“Folio” is the jargon used by the industry to describe the ability to set up an investment portfolio and have the ability to allocate dollars across it with minimal trading costs. At one time, it looked like they might be in a position to usurp mutual funds because of their low cost and high tax efficiency (an investor gets their own tax basis) but they have never made that big a dent.

“A number of companies jumped in. It was just too complicated. Consumers didn’t get it. Somehow FolioFN persevered and Greg Vigrass figured out this technology can be used in the institutional world. He figured out it’s an easier sale to businesses,” Roame says.

FolioFN has about 125 employees and about 75% of its assets come from advisors. It has 35-50 service employees shared between the retail and institutional side of the business.

Besides supporting a number of TAMPs with big assets, the custodian has a strategy of increasingly serving the 401(k) market and has two employees focused exclusively on it. The platform allows plan participants to buy ETFs in dollar amounts – rather than by number of shares — making it possible for them to be fully invested. This extra layer of seamlessness can be used as a differentiating factor by advisors.

401(k) application

“It allows a lot of advisors to get out there and introduce ETFs to 401(k) plans. We’re seeing that become a significant part of our growth,” Vigrass says.

Another area of specialty is helping advisors that prefer socially responsible investing. See: Eavesdropping on SRI in the Rockies: SRI’s surprising growth, changes in the sector, and the question: How do you handle BP in a portfolio? technology makes it easy to strip out companies that are considered socially irresponsible.

Because of the custodian’s unique capabilities, Folio RIAs tend to be big proselytizers, according to Vigrass.

“It’s almost cult-like in many cases; we have some pretty rabid fans,” he says.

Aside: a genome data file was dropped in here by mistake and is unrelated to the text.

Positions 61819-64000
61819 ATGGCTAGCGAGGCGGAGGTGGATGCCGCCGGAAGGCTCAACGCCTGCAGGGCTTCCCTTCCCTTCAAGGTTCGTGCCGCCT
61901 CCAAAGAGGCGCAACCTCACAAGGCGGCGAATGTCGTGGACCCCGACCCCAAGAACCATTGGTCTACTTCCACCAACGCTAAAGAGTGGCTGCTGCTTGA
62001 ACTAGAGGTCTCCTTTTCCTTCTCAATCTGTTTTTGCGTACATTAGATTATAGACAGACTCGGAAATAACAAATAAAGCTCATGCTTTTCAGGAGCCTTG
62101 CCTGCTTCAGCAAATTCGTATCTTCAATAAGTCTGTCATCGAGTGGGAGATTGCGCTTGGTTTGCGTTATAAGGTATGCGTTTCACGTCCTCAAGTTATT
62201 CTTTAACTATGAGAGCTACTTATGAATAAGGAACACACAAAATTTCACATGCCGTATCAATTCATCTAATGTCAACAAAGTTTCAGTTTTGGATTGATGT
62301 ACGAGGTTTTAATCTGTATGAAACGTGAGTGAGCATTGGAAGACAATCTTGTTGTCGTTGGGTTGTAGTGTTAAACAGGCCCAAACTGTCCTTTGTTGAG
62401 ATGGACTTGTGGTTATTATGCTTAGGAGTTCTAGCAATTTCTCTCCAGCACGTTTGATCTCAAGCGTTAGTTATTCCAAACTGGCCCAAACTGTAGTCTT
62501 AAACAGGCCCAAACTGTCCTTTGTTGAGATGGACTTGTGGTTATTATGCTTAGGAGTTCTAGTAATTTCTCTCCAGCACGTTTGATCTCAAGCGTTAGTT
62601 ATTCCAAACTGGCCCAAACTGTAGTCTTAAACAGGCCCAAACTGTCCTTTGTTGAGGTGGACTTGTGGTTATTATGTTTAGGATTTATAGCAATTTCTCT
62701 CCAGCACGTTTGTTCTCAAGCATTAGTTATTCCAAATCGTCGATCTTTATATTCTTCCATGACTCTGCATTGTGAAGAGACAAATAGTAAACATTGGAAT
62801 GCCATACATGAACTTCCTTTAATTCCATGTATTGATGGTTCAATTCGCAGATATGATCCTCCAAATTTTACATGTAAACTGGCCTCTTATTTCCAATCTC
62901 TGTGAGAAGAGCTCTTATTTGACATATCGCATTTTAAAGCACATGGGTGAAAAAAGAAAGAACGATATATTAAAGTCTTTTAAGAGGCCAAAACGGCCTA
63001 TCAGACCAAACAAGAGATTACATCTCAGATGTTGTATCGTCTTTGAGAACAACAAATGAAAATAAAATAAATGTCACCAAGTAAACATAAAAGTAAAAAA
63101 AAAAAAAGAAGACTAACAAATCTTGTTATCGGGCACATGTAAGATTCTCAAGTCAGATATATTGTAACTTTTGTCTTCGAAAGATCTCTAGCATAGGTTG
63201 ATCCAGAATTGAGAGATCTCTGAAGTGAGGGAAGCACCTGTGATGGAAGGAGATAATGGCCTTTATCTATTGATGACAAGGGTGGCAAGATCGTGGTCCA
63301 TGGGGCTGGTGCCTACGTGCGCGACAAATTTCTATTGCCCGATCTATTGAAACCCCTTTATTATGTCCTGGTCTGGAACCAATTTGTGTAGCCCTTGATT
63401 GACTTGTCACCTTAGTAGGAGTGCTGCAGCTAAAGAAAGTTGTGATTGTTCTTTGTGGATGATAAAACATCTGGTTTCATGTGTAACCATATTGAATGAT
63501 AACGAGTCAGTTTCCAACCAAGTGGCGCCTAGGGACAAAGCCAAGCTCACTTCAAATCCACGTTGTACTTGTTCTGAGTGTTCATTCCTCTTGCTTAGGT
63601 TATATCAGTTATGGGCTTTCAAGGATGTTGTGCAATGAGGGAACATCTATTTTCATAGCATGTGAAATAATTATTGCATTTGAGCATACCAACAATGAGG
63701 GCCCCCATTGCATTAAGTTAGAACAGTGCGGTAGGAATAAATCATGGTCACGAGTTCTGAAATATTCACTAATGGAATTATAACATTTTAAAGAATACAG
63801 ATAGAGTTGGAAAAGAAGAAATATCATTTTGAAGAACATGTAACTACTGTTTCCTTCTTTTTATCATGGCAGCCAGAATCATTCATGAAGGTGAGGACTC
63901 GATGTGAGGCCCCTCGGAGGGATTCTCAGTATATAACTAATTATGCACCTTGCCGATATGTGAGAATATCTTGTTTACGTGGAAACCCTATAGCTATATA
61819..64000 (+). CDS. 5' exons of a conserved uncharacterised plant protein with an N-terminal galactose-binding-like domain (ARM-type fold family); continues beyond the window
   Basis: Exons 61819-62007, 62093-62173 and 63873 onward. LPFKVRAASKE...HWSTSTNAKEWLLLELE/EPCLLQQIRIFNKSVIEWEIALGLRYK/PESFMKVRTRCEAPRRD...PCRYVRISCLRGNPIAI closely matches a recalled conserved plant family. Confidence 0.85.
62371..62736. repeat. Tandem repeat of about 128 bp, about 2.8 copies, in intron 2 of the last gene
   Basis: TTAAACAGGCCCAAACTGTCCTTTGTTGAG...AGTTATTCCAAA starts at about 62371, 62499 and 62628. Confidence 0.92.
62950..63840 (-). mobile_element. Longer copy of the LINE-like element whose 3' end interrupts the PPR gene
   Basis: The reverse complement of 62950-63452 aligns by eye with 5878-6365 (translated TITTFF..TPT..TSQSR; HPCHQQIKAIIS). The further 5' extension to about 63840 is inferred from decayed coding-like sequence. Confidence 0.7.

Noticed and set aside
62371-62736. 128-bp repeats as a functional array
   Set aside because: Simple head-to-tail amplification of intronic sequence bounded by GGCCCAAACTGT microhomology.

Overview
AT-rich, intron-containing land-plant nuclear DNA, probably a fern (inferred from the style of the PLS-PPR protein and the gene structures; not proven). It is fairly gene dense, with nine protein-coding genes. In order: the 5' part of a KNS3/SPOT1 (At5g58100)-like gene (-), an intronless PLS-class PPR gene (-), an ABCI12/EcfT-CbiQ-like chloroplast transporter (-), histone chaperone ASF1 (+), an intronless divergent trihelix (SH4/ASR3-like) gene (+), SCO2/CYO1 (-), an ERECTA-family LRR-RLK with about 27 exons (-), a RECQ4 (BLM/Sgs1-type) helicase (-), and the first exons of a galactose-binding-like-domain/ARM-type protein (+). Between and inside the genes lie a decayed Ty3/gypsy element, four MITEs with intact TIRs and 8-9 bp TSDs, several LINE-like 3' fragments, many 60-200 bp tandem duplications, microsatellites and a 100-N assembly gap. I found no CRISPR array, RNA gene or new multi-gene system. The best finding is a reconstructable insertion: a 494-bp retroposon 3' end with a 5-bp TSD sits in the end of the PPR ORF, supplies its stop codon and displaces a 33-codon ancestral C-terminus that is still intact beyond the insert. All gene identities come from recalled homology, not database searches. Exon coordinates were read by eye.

Indeed, Monte says that he is now putting 75% of new assets with his new custodian.

He says TD Ameritrade continues to get assets because of one deficiency he’s found at Folio.

“Folio doesn’t have the breadth and depth in the mutual fund space. We go to TD.”

Big hiring

With the success it has realized in the past few years in winning more and larger advisors, Folio Institutional is now making some aggressive hiring moves aimed at much faster growth.

It recently Robert Steger, vice president of sales, Pacific Northwest region. Steger, based in San Francisco, formerly was west coast sales manager for the Broadcort Clearing division of Merrill Lynch. Previously in his 20-year career, he worked at Fidelity Investments and Charles Schwab Corp.

Another hire is David Turner, vice president of sales and retirement consultant, Western regions. His more than 20 years of experience includes eight years as regional sales director for SEI Investments. He also held positions at American Airlines and KPMG International.

Folio Institutional also hired Rick Hope as vice president of sales, Midwest region. Based in Chicago, he has more than 21 years of experience in financial services. He previously was a regional vice president with DWS Investments Distributors Inc., a unit of the Deutsche Bank Group. He also worked with the retail and institutional divisions of Charles Schwab Corp.

Name of custodian: Folio Institutional

Address: 8180 Greensboro Drive, McLean, VA 22102

Parent company, if any: FOLIOfn, Inc.

Founded: 2000

Total Assets in custody: Declined to disclose (but promised for near future)

Number of RIAs using platform: 400

Head of RIA custody business and executive’s starting date: Greg Vigrass, president and chief executive officer, joined Folio Institutional in 2003.

Head of RIA sales and starting date: Greg Vigrass, 2003

Name of RIA technology platform: Folio Advisor

Date of last major update on tech platform: 2009

Minimum assets for advisors: None

Custody fees [including fees for RIAs that fall under the minimum]: Asset Based Fees


Mentioned in this article:

Folio Institutional
RIA-Friendly Broker-Dealer
Top Executive: Steven Wallman



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Stephen Winks said:

June 12, 2017 — 9:48 PM UTC

The industry's evolution custody services is changing as evidenced by the shrinking of trade execution cost. How much a RIA recruit contributes to the custodians trading desk profits and ancillary services will determine the economic viability of the custodian. The presumption that trading cost will be profit center rather than a cost center to be minimized is germane to whether the RIA is acting as an advisor or broker. If they are acting as an advisor there is great pressure to minimize trading cost in the client's best interest as is the case with institutional investors. Thus, leadership in the RIA channel is more determined by ancillary services than trade execution. Disruption is sure to follow. SCW